Soft Skills: How to Determine What You Have and Develop What You Don’t

Angie - Test Knowles, | February-24-12

 

 

 

How to develop your soft skills
 
Professionals in the environmental sector know what ongoing skill development means for their employment success. With rapid technological and regulatory changes, and a growing demand for management-type positions, the requisite competencies for environmental work are becoming both more diverse and more numerous.
 
In response to this trend, 71% of professionals have pursued at least one job-related course in the past year, according to ECO Canada’s Characteristics of Canadian Environmental Practitioners
 
Clearly, building and updating your skill-set is essential, but which areas are the most important to focus on?
 
The short answer to this question is soft skills
 
This skill category involves competencies that are readily transferrable from one job to another, and can be applied to environment-specific work even when these skills were originally acquired in another industry. Several of the most commonly used soft skills relate to:
 
  • Problem solving 

  • Project management 

  • Research and analytical thinking

  • Writing 

 
What makes soft skills so important is their powerful impact on long-term career growth. Education and technical qualifications may get you in the door with a particular employer, but it is your level of soft skill development that will determine how well you work with others on your team and how quickly you get promoted.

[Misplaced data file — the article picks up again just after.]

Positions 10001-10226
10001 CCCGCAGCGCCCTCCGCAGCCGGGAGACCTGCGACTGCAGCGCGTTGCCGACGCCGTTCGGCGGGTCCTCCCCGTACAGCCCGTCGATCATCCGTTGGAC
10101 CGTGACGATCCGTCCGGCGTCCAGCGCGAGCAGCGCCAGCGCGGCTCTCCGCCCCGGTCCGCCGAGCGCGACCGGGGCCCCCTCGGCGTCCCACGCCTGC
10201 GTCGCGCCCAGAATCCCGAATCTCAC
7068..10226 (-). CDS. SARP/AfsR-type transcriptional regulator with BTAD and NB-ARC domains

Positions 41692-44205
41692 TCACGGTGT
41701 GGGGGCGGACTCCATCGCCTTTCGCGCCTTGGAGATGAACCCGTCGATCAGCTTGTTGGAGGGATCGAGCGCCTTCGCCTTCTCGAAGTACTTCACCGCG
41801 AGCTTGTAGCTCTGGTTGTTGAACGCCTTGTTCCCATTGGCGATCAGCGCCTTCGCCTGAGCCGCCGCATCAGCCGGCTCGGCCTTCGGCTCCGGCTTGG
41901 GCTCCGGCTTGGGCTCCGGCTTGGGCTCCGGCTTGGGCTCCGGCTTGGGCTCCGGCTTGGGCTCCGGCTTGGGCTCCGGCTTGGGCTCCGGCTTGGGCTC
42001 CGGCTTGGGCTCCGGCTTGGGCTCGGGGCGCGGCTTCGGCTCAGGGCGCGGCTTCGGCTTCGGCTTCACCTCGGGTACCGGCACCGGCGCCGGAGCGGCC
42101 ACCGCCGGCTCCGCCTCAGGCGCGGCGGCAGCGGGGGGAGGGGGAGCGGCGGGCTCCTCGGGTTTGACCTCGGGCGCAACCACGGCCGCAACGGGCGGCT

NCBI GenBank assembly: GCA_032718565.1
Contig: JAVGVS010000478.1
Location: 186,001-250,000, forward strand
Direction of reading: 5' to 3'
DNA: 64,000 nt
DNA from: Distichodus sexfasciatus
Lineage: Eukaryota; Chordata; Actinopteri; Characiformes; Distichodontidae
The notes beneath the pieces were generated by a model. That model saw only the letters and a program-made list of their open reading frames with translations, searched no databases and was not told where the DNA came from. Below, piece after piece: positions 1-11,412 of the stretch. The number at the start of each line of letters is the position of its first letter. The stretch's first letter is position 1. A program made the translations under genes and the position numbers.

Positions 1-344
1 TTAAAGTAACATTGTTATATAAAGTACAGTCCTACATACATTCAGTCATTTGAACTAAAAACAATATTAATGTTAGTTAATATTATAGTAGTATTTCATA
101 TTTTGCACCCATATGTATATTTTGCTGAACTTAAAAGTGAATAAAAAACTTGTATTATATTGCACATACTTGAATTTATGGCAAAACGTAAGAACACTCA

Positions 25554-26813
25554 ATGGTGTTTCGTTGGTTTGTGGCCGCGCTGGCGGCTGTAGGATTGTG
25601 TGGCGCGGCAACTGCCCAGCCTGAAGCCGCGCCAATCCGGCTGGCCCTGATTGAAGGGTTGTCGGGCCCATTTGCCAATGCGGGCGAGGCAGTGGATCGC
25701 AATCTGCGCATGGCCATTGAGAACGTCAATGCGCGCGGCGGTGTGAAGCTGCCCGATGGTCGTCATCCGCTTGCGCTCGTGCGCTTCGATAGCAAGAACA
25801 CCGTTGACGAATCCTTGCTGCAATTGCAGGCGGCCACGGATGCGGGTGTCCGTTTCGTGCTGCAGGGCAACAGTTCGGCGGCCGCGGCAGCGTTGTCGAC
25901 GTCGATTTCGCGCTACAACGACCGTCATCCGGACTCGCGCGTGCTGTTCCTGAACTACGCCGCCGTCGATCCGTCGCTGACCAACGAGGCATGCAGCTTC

Building these critical competencies starts with identifying the soft skills that you excel at so far, and improving the ones that are not as well-developed.
 

Determine What You Have

 
It probably seems like a bit of odd advice to spend time considering the skills you already have, but this step is truly key. More often than not, professionals discover that they have developed more skills than they actually realize. 
 
This is especially true in the case of soft skills, such as writing or problem solving, which are used so pervasively that they can be misconstrued as innate abilities or talents, as opposed to discrete skills that have developed over time.
 
To help reveal the hidden cache of soft skills you have developed already, check out the link here for a quick self-assessment of potential skills that apply to you. 
 

Develop What You Don’t Have

 
For the soft skills that you want to develop further, there are a number of great resources out there. The blog post, 5 Soft Skills They Don’t Teach You in University, offers essential tips to help refine soft skills related to interpersonal skills, body language, and communication. Lei Han’s post on Be My Career Coach, How to Improve Your Soft Skills, outlines five considerations to keep in mind when approaching soft skill development.
 
 

What are the soft skills that you use most often in your work? Where do you think more training is needed?